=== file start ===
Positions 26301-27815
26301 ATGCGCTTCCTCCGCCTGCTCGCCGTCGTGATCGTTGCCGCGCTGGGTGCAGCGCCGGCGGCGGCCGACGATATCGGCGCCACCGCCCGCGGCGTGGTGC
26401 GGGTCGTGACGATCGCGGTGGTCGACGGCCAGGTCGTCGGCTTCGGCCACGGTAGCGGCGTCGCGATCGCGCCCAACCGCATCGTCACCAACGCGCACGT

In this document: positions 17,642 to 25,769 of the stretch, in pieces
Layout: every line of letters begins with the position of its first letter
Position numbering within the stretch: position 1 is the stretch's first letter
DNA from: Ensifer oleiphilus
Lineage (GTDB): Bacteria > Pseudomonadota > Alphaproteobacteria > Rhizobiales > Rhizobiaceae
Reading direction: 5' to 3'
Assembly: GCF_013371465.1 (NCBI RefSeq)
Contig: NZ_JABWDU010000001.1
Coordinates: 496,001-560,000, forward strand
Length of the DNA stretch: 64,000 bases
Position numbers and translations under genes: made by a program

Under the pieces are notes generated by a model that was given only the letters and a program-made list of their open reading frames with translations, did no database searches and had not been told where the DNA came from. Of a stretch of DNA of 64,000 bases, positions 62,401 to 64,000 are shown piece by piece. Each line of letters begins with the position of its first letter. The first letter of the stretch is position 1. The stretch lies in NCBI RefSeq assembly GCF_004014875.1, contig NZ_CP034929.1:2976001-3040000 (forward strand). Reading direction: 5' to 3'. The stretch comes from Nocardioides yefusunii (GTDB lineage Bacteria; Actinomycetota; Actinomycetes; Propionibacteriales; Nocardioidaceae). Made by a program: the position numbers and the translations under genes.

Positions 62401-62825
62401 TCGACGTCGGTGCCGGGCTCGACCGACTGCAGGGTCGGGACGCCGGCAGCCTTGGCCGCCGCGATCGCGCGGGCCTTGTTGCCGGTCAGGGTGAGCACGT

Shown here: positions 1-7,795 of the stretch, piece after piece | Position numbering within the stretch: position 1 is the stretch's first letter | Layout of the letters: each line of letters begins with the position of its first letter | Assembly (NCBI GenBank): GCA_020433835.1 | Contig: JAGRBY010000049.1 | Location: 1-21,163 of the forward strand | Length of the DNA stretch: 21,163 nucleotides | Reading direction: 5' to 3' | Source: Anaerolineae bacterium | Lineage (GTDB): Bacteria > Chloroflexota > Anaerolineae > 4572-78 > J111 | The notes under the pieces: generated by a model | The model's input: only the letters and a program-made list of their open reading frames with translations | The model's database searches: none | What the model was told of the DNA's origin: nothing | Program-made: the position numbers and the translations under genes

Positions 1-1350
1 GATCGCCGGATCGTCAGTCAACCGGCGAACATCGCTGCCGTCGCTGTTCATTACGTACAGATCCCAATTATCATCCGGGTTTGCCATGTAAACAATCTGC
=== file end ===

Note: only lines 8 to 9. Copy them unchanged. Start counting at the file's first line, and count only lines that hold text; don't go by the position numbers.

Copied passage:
Lineage (GTDB): Bacteria > Pseudomonadota > Alphaproteobacteria > Rhizobiales > Rhizobiaceae
Reading direction: 5' to 3'